Isle of Harris – This gin comes in a beautiful bottle. Sugar kelp (seaweed) is hand-harvested by a local diver from the deep underwater forests of the Outer Hebrides.

Isle of Harris Gin


During recent years Scotland has seen a massive growth in craft vodka production. Scotland has a wide range of barley and potatoes that can be distilled into vodka.

Arbikie Distillery is a great example, not only do they grow all the ingredients themselves they also distil and bottle everything at the estate. I really like their chilli vodka, it is smoky and fairly hot – perfect for Bloody Marys!


Scotland’s first and only rum distillery makes a great spiced rum called Dark Matter. Every step of the process has been carried out at the distillery – everything from storing the molasses to fermentation, distillation and spice preparation as well as bottling, labelling and packaging. The sugar cane molasses are also manufactured in the UK. The outcome is very aromatic and dark, almost black, in colour.

The Dark Matter differs from most spiced rums by having focus on the spiciness rather than the more usual vanilla flavour. The spices used are ginger, allspice berries, long pepper seeds and fresh green peppercorns. Other notes you can expect are plum, raisin and a hint of chilli.


Cider Brandy

Last year Scottish cider producer Thistly Cross Cider and Strathearn Distillery joined forces to produce the first ever Scottish cider brandy! The cider is matured in small single casks, either virgin French oak or American oak.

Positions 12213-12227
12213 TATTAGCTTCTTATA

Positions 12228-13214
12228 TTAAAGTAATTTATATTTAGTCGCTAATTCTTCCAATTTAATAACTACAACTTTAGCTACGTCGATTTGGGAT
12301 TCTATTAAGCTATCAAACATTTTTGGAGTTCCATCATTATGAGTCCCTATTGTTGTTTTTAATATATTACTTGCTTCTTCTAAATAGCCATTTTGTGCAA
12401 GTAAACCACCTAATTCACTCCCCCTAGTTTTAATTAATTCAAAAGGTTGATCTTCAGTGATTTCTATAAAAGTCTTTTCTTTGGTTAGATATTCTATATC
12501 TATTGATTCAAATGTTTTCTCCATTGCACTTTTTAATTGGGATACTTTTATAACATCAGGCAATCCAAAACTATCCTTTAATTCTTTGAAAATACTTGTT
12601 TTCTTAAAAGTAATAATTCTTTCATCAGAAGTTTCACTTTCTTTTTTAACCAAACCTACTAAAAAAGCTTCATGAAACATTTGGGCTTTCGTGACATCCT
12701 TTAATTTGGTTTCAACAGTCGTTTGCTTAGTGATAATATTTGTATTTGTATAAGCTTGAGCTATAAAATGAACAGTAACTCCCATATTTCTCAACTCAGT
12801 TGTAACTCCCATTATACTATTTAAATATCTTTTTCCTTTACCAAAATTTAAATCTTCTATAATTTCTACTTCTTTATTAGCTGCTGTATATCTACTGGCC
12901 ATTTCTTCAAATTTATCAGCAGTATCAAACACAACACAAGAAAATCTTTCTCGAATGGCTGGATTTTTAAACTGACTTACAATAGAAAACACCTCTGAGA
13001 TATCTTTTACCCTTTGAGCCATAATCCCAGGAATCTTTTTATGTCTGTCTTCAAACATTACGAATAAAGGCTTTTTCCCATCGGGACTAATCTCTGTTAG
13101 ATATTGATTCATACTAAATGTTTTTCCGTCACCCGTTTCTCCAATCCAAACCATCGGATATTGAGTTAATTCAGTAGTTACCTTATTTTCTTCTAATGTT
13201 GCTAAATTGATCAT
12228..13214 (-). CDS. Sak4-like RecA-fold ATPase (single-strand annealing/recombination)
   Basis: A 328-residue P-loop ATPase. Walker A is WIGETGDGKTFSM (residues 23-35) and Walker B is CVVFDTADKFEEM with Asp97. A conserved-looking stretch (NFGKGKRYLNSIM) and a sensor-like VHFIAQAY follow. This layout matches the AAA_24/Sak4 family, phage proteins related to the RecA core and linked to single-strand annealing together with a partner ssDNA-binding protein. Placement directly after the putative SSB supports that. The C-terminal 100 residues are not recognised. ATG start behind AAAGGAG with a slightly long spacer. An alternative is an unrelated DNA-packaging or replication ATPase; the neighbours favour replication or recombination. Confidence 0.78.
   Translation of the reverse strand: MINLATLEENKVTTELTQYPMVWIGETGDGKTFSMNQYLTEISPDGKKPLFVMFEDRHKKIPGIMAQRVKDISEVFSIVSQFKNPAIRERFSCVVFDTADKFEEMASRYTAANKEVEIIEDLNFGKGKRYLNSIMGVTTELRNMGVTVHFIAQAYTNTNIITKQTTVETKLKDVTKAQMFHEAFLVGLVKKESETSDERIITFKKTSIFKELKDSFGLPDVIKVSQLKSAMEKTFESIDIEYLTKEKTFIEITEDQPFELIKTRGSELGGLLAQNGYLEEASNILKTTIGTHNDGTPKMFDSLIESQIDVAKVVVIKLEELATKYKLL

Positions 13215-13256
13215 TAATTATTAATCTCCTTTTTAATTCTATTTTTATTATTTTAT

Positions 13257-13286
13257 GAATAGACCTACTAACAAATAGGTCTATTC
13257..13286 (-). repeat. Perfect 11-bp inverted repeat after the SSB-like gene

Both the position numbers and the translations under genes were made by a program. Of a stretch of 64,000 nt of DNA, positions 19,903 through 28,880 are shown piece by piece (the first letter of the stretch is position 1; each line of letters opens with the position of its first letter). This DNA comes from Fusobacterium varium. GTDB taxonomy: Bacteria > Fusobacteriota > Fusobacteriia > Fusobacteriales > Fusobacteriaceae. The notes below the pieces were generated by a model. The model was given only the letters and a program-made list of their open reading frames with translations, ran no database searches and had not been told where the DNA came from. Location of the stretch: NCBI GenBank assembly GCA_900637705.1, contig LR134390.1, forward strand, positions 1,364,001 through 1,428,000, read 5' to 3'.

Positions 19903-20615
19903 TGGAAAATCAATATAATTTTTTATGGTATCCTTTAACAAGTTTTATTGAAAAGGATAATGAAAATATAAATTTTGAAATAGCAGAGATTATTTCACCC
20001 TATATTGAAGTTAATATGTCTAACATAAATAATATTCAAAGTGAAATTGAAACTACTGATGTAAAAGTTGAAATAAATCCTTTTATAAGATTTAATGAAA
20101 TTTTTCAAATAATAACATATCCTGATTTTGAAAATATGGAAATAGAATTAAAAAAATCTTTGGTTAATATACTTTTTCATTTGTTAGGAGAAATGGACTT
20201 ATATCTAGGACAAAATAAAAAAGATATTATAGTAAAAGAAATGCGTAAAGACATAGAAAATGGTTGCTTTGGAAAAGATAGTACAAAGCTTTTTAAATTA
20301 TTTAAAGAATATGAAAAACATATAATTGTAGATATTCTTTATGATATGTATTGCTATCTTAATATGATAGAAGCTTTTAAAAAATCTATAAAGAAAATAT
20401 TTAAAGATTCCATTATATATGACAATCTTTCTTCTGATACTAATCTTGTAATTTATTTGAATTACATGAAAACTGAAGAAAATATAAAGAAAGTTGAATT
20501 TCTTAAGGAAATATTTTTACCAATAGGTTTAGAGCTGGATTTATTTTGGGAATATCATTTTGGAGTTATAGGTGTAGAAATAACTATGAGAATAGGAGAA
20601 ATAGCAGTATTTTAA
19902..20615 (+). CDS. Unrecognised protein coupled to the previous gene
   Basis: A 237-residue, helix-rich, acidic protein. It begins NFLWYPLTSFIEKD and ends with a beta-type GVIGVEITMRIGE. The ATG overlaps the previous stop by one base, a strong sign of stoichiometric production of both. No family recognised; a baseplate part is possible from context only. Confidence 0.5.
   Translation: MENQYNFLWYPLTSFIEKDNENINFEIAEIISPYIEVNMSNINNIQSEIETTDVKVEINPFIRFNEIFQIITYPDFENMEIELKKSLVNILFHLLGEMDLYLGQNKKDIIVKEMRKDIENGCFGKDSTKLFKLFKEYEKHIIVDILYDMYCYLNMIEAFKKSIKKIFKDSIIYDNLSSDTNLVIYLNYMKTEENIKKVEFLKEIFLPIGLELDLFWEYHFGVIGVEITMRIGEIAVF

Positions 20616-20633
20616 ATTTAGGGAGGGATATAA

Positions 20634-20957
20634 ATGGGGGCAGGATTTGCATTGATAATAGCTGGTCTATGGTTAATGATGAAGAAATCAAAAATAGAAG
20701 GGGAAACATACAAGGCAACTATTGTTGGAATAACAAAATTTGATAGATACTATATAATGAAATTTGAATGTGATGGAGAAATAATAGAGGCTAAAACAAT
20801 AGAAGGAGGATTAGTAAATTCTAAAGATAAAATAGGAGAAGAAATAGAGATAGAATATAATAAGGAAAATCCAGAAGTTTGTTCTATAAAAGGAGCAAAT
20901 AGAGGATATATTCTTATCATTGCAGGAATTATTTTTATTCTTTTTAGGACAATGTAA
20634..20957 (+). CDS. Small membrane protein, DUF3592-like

Originally just an experiment with leftover apple cider, it has now turned out to be a success. There’s one problem still to be solved – the product name. Under EU labelling laws, ‘cider brandy’ is not an approved product name; according to them, such thing does not exist. It was accidentally left out from the official list. The closest name would be ‘cider spirit’, which doesn’t describe the product properly. The makers of Scottish cider brandy are working hard to get the issue resolved.

Photo credit: Times photographer James Glossop
Photo credit: Times photographer James Glossop


Glayva and Drambuie are probably the two most well-known liqueurs produced in Scotland. Both  are fairly popular with the Scots, but only because they truly know how to appreciate them properly. The rest of us need more time to develop the appropriate taste buds or muster enough courage to actually order one…